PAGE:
शरीरवाङ्मनोभिर्यत्कर्म प्रारभते नरः | न्याय्यं वा विपरीतं वा पञ्चैते तस्य हेतवः ||१८-१५||
śarīravāṅmanobhiryatkarma prārabhate naraḥ . nyāyyaṃ vā viparītaṃ vā pañcaite tasya hetavaḥ ||18-15||
18.15. O Arjuna ! Whatever action is undertaken with the body, speech or the mind, whether it is lawful or otherwise, its factors are these five.
Shri Purohit Swami
18.15 Whatever action a man performs, whether by muscular effort or by speech or by thought, and whether it be right or wrong, these five are the essential causes.
Sri Abhinav Gupta
18.15 See Comment under 18.17
18.14 - 18.15 For all actions, performed through body, words or mind, whether they be authorized by the Sastras or not, the causes are these five. (1) The body, which is a conglomeration of the ‘great elements,’ is known as the seat, since it is governed by the individual self. (2) The agent is the individual self. That this individual self is the knower and the agent is established in the Vedanta-Sutras: ‘For this reason, (the individual self) is the knower’ (2.3.18) and ‘The agent, on account of the scripture having a purport’ (2.3.33.). (3) The organs of various kinds are the five motor organs like that of speech, hands, feet etc., along with the mind. They are of various kinds, viz., they have different functions in completing an action. (4) The different and distinctive functions of vital air - here the expression ‘functions’ (Cesta) means several functions. Distinctive are the functions of this fivefold vital air which sustains the body and senses through its divisions of Prana, Apana etc. (5) Divinity is the fifth among these causes. The purport is this: Among these, which constitute the conglomeration of causes of work the Divinity is the fifth. It is the Supreme Self, the Inner Ruler, who is the main cause in completing the action.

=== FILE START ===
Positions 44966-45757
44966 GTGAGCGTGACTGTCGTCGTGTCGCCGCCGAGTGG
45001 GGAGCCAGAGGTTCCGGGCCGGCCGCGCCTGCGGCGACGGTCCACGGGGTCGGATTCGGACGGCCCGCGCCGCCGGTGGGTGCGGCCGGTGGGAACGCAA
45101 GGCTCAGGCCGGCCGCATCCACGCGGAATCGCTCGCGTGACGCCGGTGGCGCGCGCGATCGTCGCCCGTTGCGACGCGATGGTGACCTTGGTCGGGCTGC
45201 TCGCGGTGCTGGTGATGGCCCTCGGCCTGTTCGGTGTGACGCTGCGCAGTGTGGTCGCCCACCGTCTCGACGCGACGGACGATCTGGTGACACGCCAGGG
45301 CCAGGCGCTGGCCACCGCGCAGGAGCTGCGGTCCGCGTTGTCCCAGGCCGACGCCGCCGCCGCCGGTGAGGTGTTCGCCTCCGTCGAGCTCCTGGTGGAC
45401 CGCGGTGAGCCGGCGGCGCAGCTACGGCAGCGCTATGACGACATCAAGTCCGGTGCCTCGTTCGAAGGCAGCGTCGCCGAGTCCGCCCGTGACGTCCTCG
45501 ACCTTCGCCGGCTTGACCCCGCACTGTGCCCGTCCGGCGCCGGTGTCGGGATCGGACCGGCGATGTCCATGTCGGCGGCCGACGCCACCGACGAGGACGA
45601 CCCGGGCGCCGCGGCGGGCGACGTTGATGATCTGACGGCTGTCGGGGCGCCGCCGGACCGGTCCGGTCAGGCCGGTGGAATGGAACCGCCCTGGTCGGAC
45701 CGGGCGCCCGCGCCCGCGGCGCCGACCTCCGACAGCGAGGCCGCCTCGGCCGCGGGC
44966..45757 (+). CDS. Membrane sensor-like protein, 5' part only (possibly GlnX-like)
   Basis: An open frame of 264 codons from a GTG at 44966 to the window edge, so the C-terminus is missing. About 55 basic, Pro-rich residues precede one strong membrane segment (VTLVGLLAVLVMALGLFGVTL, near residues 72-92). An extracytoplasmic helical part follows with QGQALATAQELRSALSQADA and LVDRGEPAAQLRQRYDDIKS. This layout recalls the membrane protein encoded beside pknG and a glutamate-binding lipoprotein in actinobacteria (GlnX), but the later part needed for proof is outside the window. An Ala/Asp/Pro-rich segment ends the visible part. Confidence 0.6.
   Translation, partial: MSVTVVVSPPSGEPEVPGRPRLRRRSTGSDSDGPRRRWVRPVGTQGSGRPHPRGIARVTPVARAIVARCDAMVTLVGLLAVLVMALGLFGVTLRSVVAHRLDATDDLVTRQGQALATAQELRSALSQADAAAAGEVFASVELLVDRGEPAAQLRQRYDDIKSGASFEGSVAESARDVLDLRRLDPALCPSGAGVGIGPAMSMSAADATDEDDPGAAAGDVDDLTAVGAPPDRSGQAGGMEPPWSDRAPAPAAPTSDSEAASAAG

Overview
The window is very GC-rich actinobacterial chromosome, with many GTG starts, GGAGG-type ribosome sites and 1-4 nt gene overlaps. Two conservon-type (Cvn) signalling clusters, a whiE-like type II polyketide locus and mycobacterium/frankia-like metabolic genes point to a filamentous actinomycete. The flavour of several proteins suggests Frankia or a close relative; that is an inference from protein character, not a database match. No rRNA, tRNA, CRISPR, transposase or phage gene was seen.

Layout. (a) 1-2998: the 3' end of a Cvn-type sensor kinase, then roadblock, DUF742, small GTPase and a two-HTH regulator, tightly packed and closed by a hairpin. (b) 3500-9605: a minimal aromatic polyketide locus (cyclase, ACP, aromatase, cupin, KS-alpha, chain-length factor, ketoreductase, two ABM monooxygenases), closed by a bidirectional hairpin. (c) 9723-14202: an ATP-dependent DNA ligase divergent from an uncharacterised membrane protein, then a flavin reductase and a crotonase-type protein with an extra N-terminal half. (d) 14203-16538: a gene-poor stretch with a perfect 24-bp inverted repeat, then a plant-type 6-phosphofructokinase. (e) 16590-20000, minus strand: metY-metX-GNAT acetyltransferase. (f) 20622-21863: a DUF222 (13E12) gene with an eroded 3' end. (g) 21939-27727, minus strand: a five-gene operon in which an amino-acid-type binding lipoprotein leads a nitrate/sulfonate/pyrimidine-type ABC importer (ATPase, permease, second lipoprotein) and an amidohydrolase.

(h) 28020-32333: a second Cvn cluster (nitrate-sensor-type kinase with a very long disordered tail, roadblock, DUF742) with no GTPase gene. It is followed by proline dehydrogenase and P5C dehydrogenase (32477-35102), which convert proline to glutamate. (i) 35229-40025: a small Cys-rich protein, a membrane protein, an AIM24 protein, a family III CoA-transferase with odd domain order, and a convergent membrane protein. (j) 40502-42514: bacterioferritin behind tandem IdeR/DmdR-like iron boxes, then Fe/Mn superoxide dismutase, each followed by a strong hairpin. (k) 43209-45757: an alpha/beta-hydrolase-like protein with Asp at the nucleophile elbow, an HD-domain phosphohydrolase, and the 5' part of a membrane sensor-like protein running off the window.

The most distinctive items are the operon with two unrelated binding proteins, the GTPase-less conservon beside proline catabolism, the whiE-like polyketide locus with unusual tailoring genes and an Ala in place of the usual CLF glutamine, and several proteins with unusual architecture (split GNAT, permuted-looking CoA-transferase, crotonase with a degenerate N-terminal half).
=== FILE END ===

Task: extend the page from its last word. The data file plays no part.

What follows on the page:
It has been already affirmed: ‘I am seated in the hearts of all. From Me are memory, knowledge and their removal also’ (15.15), and He will say further: ‘The Lord, O Arjuna, lives in the heart of every being casuing them to spin round and round by His power as if set on a wheel’ (18.61). The agency of the individual self is dependent on the Supreme Self as established in the aphorism: ‘But from the Supreme, because the scripture says so’ (B. S., 2.3.41).
Now an objection may be raised in this way: If the agency of the individual self is dependent on the Supreme Self and the individual self cannot be charged with moral responsibility, then the scriptures containing injunctions and prohibitions become useless, as the individual self cannot be enjoined to act in regard to any action. The objection is disposed off by the author of the Vedanta-Sutras in the aphorism: ‘But with a view to the effects made on account of the purposelessness of injunctions and prohibitions’ (2.3.42).
The purport is this: By means of his senses, body etc., granted by the Supreme Self - having Him for their support, empowered by Him, and thus deriving power from Him - the individual self begins, of his own free will, the effort for directing the senses etc., for the purpose of performing actions conditioned by his body and organs. The individual self Itself, of Its own free will, is responsible for activity, since the Supreme Self, abiding within, causes It to act only by granting His permission, just as works such as moving heavy stones and timber are collectively the labour of many persons and they are together responsible for the effect. But each one of them (severally) also is responsible for it. In the same way each individual is answerable to Nature’s law in the form of positive and negative ?ndments.